120 credits (MSc, 2 years)

Global megatrends are shaping our world, and while these forces present both exciting opportunities and unparalleled risk, the demand for future scientific solutions and rapid technological innovation remains unchanged.

This programme offers a forward-thinking curriculum in physics. Particular emphasis is placed on theoretical, computational, material and biotechnical physics together with astronomy. The programme fosters creative thinking, critical evaluation and problem-solving/engineering skills grounded in the fundamental principles of physics.

Programme aim

This programme will prepare you for a professional career in industry, society or academia both at a national and international level. As a student you will get a broad insight into the areas of physics that will form the basis for the advanced technologies of today and tomorrow. You will be able to identify and explain general aspects of physics that are integral to applications in engineering and natural sciences. Furthermore, you will be able to identify relevant experimental and theoretical methods and apply these to problem solving across a wide range of disciplines or multi-disciplinary fields.

Programme description

The programme is intended for students with a strong interest in theoretical, computational, and/or experimental aspects of physics and astronomy. In the core courses of the programme focus lies in providing a solid understanding of the fundamental principles of physics, and thereby preparing for a knowledge and technology driven future.

The students are recommended to follow one of five different specializations, namely theoretical, computational, material, biological physics and astronomy. In short, theory focuses on models and concepts, which can explain and predict experimental observations. The use of computers allows for numerical solution to the fundamental laws of physics and use of advanced techniques, e.g. machine learning. Finally, use of advanced instrumentation, both in-house and large facilities e.g Onsala Space Observatory, will provide in-depth knowledge of material and biological systems, and of distant stars and galaxies.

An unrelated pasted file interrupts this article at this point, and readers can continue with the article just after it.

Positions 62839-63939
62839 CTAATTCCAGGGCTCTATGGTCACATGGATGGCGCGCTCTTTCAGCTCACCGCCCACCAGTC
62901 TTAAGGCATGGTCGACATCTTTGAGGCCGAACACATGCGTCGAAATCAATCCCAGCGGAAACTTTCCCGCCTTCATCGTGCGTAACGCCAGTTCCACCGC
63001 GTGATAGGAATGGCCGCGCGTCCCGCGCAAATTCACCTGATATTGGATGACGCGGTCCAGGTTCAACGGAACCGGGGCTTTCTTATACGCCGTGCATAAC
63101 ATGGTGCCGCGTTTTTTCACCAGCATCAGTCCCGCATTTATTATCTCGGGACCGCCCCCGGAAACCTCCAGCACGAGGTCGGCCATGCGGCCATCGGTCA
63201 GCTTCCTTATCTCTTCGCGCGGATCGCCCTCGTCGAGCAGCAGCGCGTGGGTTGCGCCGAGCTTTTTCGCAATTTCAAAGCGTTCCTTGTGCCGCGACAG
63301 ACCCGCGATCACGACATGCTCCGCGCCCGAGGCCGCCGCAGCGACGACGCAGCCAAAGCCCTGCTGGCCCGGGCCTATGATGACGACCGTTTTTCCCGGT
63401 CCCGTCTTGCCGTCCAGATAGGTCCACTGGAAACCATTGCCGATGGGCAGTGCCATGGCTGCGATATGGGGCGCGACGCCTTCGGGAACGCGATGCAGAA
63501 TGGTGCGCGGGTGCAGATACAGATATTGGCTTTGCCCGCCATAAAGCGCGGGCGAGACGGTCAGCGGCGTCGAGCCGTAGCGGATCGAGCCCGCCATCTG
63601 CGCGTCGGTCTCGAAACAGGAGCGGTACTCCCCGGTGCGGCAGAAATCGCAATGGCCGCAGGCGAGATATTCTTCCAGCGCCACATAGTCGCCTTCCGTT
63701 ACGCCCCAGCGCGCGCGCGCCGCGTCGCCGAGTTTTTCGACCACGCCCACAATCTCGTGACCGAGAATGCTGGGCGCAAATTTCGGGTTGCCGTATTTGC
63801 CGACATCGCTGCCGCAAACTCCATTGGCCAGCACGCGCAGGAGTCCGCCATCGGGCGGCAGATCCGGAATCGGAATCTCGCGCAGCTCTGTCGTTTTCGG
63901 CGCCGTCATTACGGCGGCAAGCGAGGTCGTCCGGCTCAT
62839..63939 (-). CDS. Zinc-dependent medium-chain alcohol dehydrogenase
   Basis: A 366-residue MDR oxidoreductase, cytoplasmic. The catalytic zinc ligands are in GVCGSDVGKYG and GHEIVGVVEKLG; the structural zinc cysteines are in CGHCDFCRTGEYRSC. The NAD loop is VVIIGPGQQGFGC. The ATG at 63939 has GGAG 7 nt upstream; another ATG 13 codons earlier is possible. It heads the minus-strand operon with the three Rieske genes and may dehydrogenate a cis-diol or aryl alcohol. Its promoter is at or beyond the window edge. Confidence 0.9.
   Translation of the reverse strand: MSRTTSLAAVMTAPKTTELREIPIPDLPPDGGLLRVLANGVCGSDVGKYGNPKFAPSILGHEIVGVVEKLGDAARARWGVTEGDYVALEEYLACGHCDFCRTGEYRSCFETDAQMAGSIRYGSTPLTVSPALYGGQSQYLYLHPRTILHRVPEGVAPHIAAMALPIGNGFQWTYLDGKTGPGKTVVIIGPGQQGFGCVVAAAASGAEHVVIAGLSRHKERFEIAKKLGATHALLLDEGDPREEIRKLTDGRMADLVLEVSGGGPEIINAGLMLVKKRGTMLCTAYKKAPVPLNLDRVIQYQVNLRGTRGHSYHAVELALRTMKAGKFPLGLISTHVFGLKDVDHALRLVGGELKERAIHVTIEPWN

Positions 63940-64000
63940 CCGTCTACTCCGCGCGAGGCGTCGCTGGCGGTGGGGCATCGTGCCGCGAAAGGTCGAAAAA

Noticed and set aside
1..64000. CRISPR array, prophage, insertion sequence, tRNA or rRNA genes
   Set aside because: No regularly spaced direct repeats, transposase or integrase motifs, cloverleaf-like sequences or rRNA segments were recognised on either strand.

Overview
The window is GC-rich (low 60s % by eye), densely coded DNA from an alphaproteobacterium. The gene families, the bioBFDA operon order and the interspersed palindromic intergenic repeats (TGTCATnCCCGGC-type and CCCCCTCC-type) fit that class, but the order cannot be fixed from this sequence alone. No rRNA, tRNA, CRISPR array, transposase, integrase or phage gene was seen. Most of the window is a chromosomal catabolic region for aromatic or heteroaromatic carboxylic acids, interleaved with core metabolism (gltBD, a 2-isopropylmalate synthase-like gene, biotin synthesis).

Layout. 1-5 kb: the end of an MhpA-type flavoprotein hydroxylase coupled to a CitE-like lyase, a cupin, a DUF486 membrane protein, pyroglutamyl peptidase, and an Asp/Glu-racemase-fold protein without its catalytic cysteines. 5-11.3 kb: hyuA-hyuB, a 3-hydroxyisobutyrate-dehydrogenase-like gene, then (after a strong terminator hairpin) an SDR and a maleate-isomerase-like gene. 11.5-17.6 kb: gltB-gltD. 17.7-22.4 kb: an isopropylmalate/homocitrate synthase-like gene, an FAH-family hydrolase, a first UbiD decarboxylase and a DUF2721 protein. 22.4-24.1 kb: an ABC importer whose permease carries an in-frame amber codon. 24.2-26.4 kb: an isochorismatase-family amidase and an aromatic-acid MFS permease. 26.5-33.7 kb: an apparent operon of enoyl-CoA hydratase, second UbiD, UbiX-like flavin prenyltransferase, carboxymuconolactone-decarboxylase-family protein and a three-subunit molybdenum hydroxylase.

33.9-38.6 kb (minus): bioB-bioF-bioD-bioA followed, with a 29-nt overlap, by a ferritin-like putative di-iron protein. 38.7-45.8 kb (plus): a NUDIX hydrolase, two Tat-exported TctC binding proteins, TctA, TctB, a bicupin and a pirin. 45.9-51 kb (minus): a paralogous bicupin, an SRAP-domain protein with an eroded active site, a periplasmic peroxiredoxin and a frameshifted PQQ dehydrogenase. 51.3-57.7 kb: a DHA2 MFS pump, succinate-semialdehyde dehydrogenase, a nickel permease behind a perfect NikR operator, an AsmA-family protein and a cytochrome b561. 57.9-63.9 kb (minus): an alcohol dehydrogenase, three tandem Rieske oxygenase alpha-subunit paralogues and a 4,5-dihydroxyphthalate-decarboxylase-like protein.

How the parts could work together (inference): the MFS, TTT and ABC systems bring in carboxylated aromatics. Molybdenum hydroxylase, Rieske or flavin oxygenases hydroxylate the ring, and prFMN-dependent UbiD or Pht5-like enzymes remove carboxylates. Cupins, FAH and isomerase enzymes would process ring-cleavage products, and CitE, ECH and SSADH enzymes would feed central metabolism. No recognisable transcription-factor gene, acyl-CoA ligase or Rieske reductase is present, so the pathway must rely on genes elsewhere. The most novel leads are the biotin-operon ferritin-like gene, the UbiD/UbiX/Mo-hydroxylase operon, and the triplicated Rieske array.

Examples of research activities include studies of string theory, computational methods to understand the atomic and sub-atomic scale, energy related materials, such as lithium batteries, and materials for specific applications, such as nanoplasmonics, interfaces between biological systems and inorganic structures, and advanced experiments, in which state-of-the-art instruments contribute to an understanding of both the microscopic world and astrophysical phenomena.

Career opportunities

Our graduates’ expertise in problem-solving and in advanced experimental or theoretical techniques is highly valued in industry, society, or academia. In addition, the resulting training renders the programme graduates less sensitive to e.g. fluctuations within a particular industrial sector. The programme is an excellent preparation for industrial research, consulting, teaching and research organizations, but also for an academic career.

Research connections

The research activities connected to the programme are represented by different Divisions of the Department of Physics and Department of Space, Earth and Environment. The Physics Master's programme is also connected to several of the Chalmers Areas of Advance – strengthening the research focus. The AoA’s most closely connected to Physics are Energy, Materials Science, and Nanotechnology. Several excellent researchers take active part as course responsible teachers in the programme.

 Department of Physics
Department of Space, Earth and Environment

Published: Fri 26 Nov 2010. Modified: Thu 22 Nov 2018